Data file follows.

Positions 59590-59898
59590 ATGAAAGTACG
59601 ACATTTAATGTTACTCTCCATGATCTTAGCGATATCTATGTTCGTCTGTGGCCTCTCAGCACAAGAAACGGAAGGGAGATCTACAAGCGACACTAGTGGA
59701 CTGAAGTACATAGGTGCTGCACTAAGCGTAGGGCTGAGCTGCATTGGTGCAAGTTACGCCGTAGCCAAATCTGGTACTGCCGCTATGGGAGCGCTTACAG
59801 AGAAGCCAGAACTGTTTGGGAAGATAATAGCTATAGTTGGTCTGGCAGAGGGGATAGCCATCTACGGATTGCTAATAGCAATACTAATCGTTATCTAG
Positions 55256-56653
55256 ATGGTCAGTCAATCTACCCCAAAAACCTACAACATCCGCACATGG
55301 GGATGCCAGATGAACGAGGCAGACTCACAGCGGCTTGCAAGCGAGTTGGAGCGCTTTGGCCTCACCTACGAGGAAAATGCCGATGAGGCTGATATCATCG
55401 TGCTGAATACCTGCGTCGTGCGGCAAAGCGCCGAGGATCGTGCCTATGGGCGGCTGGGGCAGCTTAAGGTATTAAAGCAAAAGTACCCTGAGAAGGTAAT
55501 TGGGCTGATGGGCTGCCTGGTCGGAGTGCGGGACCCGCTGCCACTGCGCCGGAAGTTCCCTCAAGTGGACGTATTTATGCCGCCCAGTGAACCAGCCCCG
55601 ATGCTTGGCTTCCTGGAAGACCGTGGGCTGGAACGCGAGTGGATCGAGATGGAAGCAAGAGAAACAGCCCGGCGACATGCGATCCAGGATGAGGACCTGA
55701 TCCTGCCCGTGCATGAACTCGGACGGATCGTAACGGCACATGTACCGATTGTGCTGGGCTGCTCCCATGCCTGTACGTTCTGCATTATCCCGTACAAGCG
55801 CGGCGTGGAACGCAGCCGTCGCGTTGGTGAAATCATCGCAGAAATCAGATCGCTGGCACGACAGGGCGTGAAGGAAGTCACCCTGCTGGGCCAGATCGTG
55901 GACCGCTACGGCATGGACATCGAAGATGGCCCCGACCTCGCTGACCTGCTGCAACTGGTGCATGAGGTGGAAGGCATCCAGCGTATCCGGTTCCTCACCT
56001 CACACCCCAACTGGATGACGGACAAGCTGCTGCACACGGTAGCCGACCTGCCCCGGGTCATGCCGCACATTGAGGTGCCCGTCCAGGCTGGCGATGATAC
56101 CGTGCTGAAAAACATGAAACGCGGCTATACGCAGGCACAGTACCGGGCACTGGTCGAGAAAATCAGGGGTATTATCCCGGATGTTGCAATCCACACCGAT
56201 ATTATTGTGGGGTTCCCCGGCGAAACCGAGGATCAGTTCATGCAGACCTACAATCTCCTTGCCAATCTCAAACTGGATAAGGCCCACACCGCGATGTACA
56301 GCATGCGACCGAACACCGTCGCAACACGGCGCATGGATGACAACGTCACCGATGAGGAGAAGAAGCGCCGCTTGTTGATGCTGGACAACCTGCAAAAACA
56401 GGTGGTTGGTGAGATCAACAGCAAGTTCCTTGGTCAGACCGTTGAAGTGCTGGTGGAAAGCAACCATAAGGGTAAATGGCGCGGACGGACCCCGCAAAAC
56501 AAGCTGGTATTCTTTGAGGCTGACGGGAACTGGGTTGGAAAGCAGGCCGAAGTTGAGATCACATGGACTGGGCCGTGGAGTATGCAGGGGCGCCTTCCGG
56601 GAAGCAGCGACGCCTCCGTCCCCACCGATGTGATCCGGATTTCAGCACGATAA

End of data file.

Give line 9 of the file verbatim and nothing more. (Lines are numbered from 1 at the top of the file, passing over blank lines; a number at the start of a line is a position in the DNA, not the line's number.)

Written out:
55401 TGCTGAATACCTGCGTCGTGCGGCAAAGCGCCGAGGATCGTGCCTATGGGCGGCTGGGGCAGCTTAAGGTATTAAAGCAAAAGTACCCTGAGAAGGTAAT